Previously I relied on the pulse so I was thinking that if the pulse got better, that leaded to a good way. Now in my treatment, I check the pulse, abdomen and the muscle on the shoulder, but it happens that the pulse and abdomen get better but the muscle on the shoulder doesn't get better by light strokes, or the pulse seems better but the abdomen and the shoulder muscle seems tighter on a certain point.
For example, in the case that Sho (pattern) is Kidney Deficiency, I confirm which can be a treatment point, KD3, KD7 or KD10. When I gives light strokes on KD3, all 3 check pints don't get better like the pulse becomes fast, the abdomen becomes tight and the muscle on the shoulder becomes tight. KD3 can't be used as a treatment point. When I give light strokes on KD7, the pulse seems better, the abdomen becomes softer and the muscle on the shoulder becomes a little bit tighter. At this point, KD7 seems usable as a treatment point if I choose only the pulse as a check point, but when KD10 is checked with light strokes, all the 3 check points get much better, or the pulse seems better, the abdomen becomes softer and the muscle on the shoulder becomes much softer, KD10 is a better point to treat. Why does this phenomenon appear?
Even if I think that is better, that is not actually better. When KD7 is checked, the pulse seems better but Kidney position might be not deep enough, the abdomen seems softer but maybe not smooth enough, and the shoulder muscle should be softer. That meas, thinking these check points get better is possibly my misunderstanding.
Therefore, checking on 3 points can avoid such misunderstanding and has more possibility to lead to a better treatment point than relying on 1 checking point. Of course, the master of Meridian Therapy would not need these processes.
In Meridian Therapy I had practiced before, the point selection was basically decided by Sho (Patern). For example, if Sho is Lung Deficiency (Weakness of Lung), Lung 9 and Spleen 3 are chosen as treatment points. If cough is a main symptom, Lung 8 and Spleen 5 are chosen within Lung Deficiency. But it was not sure whether the points would work well or not until the points were actually treated with needles.
Furthermore, it was not sure whether the selected points were correct or not even after the points were used because sometime the points were correct but the technique was not good, leading to a bad result.
Also Sho is decided by mostly pulse diagnosis, but the pulse diagnosis is very difficult so it could happen that Sho of the same patient determined by the pulse diagnosis was different between acupuncturists such as one acupuncturist says Spleen Deficiency, another says Lung Deficiency, resulting in totally different point selections.
So what is the best solution to determine the most appropriate Sho and points to treat?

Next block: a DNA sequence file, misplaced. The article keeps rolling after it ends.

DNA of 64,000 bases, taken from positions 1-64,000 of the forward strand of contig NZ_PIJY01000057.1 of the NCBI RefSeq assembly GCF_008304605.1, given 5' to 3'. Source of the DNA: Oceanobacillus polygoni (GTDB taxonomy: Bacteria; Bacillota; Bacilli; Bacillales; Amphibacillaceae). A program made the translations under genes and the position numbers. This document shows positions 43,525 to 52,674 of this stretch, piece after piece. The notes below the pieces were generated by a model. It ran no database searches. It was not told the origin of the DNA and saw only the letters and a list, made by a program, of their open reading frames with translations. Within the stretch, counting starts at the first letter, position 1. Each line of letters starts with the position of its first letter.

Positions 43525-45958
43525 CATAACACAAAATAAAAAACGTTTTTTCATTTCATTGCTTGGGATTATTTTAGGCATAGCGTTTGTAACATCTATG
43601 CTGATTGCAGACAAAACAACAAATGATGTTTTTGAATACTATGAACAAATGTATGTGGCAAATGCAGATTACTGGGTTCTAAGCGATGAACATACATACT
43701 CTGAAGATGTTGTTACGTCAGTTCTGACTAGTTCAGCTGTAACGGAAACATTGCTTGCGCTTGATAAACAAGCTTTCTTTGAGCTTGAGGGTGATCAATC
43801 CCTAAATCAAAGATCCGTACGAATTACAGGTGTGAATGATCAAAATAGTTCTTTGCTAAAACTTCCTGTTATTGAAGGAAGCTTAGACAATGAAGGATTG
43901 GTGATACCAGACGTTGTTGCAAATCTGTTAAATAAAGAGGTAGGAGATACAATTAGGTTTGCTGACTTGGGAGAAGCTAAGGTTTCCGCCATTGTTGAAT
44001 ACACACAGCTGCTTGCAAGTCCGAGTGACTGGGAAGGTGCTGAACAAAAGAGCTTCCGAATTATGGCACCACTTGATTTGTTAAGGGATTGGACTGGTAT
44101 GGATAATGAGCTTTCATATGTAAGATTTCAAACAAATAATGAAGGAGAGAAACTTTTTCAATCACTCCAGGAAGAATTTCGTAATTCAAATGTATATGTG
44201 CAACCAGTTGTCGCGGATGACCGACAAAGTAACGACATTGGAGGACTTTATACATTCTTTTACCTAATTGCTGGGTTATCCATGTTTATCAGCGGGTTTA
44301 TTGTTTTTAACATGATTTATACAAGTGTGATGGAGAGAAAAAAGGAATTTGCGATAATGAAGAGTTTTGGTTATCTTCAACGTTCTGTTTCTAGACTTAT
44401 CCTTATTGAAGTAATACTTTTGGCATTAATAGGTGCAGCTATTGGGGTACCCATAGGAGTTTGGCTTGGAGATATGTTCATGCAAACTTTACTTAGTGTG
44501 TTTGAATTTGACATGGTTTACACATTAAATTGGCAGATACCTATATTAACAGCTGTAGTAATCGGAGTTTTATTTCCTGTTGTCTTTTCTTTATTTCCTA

In Meridian Therapy branched out from Toyo Hari, one side of the body is often used as the treatment side when tonifying Yin meridian in the root treatment. The first tonification is the most important part of the root treatment (because sometime only one point is tofinied in the root treatment.) so the selection of the side should be very sensitive.
Most popular way to decide the treatment side is that if the patient is a female, the treatment side is right side of the body, and if the patient is a male, the treatment side is left side of the body. At the same time, as confirmation, checking both sides of the navel (KD15 area), harder side is chosen as the treatment side. However, even if the gender and side of the navel show right side of the body, sometimes I can't find a good meridian and a point to tonify Yin on the right side of the body. When gender and the harder side of the navel conflict, if I choose the harder side of the navel, it doesn't go well sometimes. So how can I find proper treatment side? I will talk about my idea next time.
In the Root Treatment, when I tonify Yin Meridian, I make a choice between tonifying Yang Ki (Eki/Defensive Qi) and tonifying Yin Ki (Eiki/Nutritive Qi). In most cases, Yang Ki is tonified but sometimes Yin Ki has to be tonified. How should I differentiate? When I check each meridian by light strokes or pouring Yang Ki, if Yin Ki should be tonified, the pulse pounds in all meridians, but at the time of the most proper meridian, the pulse pounds less. So for example, if the less pounding meridian is Liver, the pulse doesn't pound and gets better when a little heavy "light stroke" or Yin Ki is applied to Liver Meridian. I distinguish how to use Yang Ki and Yin Ki like this. This may change, though.
This Blog is for a memo of my clinical realizations, information about health I learned recently and update information.